Why Do We Love Sports Films So Much? - Raindance

One of the most time-honoured film traditions is the sports-themed movie. While sports fans will seek out and enjoy as many sports films as possible, most non-sports fans will have seen at least a handful of sports movies. But why do we love sports-themed films so much?

A Hero to Root For 

The sports film gives us a hero to root for – it could be an unsuspecting underdog making it in the big leagues as with Eddie the Eagle (2016) or a new form of team exceeding against all odds as with the women’s baseball league in A League of Their Own (1992). 

Rocky (1976) is Sylvester Stallone’s homage to sports-themed films as we follow his role as the titular character. The film spanned seven sequels due mainly to the fact that we had a hero to root for. Sports stories are easy to outline and quick for audiences to grasp: the hero is an underdog and has dreams of achieving greatness, which will take them out of their current problematic surroundings. 

Sports Ripe for Comedy

Sports-themed movies can also be played for laughs. Part of the reason sports comedies work so well is that we already know the sports, we know the types of people involved, and to lampoon some of the tropes we are familiar with is universally funny. Often these involve high stakes for ridiculous sporting feats, such as in Dodgeball (2004) which makes us take the dodgeball tournament seriously. 

Nacho Libre (2006) does the same for Mexican wrestling. They take the inspiration from some of the serious sports films and inject a heavy dose of comedy. 2008’s Whip It is a coming-of-age comedy about roller derby, while Happy Gilmore (1996) does the same for golf. We still root for the characters and their success, but we know the film is tongue-in-cheek compared to serious sports films.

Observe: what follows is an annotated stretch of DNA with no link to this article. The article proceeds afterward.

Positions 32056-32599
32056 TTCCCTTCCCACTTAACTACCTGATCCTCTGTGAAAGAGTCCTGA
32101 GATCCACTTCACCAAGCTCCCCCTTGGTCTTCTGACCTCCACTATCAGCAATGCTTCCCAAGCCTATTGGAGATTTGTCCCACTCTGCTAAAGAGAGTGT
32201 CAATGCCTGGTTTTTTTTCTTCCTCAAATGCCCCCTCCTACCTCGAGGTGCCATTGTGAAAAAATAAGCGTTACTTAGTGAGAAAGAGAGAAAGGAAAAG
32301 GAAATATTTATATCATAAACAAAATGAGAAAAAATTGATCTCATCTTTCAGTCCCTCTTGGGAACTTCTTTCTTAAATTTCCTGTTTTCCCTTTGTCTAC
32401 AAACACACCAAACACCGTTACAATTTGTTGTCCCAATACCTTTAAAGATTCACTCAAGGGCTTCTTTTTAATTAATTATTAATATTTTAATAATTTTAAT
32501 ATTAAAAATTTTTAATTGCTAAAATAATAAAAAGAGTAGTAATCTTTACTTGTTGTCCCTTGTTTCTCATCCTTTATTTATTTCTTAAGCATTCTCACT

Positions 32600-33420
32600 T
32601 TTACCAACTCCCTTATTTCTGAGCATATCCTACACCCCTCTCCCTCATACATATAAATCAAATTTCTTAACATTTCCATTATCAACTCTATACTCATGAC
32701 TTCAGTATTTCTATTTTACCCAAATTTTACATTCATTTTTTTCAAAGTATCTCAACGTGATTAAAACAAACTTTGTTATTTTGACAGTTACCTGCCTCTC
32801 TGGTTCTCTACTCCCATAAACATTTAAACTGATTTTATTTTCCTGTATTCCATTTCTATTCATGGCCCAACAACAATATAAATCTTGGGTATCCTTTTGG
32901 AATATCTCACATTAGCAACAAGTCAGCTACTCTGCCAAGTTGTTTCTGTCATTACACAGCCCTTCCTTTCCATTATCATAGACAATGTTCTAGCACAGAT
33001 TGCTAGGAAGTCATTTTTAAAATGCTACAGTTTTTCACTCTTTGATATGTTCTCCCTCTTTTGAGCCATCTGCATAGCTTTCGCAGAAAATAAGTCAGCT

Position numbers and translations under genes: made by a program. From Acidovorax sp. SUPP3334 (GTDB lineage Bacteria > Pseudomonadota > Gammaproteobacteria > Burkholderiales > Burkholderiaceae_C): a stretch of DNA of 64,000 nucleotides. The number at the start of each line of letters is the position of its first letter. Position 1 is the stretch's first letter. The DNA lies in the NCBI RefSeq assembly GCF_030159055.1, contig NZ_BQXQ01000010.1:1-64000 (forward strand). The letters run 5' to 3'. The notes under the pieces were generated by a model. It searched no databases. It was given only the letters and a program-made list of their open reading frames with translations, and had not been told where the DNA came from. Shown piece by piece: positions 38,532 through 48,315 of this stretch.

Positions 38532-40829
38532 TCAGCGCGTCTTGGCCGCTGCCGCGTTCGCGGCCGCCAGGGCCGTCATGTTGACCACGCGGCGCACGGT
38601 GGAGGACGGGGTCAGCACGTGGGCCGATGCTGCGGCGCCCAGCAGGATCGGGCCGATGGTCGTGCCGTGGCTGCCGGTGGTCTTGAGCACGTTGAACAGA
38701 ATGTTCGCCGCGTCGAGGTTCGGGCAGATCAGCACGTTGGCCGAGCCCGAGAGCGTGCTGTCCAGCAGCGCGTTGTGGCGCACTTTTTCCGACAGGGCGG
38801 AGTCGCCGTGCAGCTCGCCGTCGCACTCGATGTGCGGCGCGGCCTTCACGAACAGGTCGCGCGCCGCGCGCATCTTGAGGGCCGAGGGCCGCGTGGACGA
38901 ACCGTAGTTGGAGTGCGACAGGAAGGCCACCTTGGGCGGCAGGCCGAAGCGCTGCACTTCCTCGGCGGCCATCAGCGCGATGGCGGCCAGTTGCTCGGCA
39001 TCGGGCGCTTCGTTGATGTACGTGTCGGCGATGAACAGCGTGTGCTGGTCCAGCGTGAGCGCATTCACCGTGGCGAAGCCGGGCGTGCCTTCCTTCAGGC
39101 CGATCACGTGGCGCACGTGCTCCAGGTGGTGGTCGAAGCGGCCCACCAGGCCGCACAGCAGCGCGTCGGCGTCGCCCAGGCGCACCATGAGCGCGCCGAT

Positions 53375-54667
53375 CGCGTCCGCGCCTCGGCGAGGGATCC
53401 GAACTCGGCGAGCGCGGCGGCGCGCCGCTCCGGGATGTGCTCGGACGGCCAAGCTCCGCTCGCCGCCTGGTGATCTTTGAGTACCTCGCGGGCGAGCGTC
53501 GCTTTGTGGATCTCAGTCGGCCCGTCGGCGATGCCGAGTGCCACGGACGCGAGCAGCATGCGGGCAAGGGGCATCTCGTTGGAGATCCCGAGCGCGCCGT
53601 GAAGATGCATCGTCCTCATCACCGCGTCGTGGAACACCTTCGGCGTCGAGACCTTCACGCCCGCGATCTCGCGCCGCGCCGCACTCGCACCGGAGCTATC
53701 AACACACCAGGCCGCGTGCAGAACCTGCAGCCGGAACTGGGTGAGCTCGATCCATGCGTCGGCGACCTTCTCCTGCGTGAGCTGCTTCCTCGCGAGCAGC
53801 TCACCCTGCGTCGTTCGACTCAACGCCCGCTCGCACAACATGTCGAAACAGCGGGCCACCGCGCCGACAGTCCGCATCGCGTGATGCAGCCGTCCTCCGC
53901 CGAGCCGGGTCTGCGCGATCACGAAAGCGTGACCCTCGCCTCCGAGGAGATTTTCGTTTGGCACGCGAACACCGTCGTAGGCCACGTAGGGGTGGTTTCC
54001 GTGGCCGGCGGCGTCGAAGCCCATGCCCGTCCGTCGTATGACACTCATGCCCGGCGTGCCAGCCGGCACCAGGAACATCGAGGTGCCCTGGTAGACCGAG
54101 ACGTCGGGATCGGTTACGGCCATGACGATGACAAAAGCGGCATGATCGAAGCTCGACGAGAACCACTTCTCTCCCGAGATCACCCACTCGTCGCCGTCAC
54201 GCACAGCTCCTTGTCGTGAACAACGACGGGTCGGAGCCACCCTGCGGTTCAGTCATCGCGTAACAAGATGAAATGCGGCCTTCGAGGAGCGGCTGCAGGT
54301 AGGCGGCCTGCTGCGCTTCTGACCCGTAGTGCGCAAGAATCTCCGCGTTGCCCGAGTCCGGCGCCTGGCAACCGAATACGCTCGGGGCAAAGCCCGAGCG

Playing It Straight 

Often, sports themed films can be played straight, especially when based on biographical stories. I, Tonya (2017) tells the story of Tonya Harding and her surprising ice-skating career, cut short when she was alleged to have been involved with an attack on her competitor. The Blind Side (2009) outlines the story of Michael Oher who went from poverty to becoming a key player on the Baltimore Ravens football team. 

Moreover, Cool Runnings (1993) tells the story of the Jamaican bobsled team that defied odds to reach the Winter Olympics in 1988. Stories of overcoming adversity are prevalent in sport, so to form a biopic around them tells the audience to expect some meaty drama and a happy ending.  

Our Prevailing Love of Sport 

While some enjoy the films for face value, others enjoy the added dimension they give to sports. While gaming franchises such as the annual FIFA and WWE’S 2K additions allow fans of football and wrestling to get engaged in a hands-on way with the sport the enjoy watching, sports movies help us to connect in a new way with the sports industry. 

Indeed, fans aren’t content with just watching the matches unfold, and that can be seen in all facets of sports: it’s common for sports fans this side of the Atlantic to stay up to catch the Superbowl or a high stake Vegas boxing match. Similarly, those who indulge in football betting in Ireland don’t stick to the GAA markets: they’ll likely make the most of the vast amount of sports fixtures that can be wagered on, from football to tennis, cricket to UFC. Moreover, sports fans also help their heroes shoot to the top of bestseller lists for autobiographies. Sports films tie into all this: fans of sports generally want to devour as much sport as they can that goes beyond merely watching it unfold on TV.

Sport makes good fodder for films because it has a recognisable hero’s journey, it has characters to root for and to hate, and it works just as well when played for laughs as it does for Academy Award consideration. Ultimately, sports movies work because sports fans are keen to engage with sports in as many ways as possible that don’t just involve watching or playing.